New award recipient Amy Marshall-Colon develops models that show how plants respond to environmental perturbations considering their genetic characteristics. “Amy Marshall-Colon’s research activities are outstanding, particularly her achievements in developing mathematical multiscale models to analyze gene-by-environment interactions,” emphasizes Prof. Dr. Frank Ewert, Principal Investigator at the Cluster who has nominated her for the award. The agricultural scientist has already collaborated with the plant biologist.
Among other things, Marshall-Colon investigates how plants take up nitrogen fertilizer even under higher temperatures due to climate change, which then does not end up as a pollutant in the air or water. To that end, she is exploring the underlying genetic and molecular mechanisms. Her models are constructed to lead to a better understanding of plant growth processes and to support the breeding of crops that can withstand stressful environments.
Research field is of interest to various disciplines
In recent years, Amy Marshall-Colon has already given various lectures in the context of the PhenoRob Seminar Series and the Cluster’s flagship conference DigiCrop 2020. “What’s special is that her presentations resonated not only with a small group of specialists but also with a wider audience of scientists from diverse disciplines,” says Chief Administrative Officer Dr. Nora Berning. For her, it is clear that Marshall-Colon’s research topic attracts researchers from various fields: genetics, plant biology and crop physiology as well as geodesy, photogrammetry and robotics, soil sciences, and agricultural policy. All these disciplines are represented within PhenoRob – with the overarching goal of exploring new ways to grow crops and manage fields sustainably.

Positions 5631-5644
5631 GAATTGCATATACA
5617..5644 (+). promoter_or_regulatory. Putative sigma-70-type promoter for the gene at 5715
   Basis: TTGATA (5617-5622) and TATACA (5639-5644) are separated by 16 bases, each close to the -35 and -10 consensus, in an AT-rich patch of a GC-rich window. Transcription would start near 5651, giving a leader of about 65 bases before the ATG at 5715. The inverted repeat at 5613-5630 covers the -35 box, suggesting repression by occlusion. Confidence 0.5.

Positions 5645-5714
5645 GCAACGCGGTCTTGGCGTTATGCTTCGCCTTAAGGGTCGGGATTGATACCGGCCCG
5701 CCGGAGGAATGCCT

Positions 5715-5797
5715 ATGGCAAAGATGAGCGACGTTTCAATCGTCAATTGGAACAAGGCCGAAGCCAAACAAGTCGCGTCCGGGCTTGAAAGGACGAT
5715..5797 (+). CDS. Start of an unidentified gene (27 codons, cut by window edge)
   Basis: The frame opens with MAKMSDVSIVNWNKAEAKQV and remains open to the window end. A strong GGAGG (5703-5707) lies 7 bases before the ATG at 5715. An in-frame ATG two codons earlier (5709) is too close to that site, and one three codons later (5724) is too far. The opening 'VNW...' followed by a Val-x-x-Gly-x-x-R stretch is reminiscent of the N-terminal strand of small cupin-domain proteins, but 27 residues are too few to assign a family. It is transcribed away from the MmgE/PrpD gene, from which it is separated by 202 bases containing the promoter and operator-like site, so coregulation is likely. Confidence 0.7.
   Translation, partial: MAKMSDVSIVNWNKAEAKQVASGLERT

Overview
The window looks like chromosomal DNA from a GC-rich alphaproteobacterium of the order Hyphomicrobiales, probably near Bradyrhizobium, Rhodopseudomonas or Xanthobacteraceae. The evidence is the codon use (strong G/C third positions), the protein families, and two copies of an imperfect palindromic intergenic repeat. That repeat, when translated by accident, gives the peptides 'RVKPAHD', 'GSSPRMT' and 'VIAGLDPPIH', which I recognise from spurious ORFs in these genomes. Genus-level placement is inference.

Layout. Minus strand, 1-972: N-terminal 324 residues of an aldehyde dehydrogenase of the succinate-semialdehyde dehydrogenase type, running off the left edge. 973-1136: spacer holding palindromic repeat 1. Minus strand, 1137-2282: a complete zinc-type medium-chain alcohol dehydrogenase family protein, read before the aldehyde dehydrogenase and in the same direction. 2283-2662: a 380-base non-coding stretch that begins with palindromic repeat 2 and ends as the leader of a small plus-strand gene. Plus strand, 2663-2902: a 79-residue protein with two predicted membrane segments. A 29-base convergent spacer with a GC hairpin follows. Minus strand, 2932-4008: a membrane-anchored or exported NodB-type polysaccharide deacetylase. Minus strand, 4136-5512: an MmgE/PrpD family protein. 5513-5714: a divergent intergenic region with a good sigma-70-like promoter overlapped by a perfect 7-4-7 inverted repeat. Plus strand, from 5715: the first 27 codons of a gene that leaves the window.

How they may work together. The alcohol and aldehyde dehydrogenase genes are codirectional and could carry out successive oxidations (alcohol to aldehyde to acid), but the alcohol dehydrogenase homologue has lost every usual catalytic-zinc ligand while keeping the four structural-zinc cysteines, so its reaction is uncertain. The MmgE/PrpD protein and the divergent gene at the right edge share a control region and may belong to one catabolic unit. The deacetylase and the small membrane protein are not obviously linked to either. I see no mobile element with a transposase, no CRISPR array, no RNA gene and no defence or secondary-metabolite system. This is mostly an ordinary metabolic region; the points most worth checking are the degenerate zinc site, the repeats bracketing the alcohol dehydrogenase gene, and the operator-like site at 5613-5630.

About the person:
Amy Marshall-Colon is Professor of Plant Biology at the University of Illinois in the US and previously conducted research at New York University and Purdue University in West Lafayette (USA). She has already received numerous grants and awards and has published her research results in high-ranking journals for years.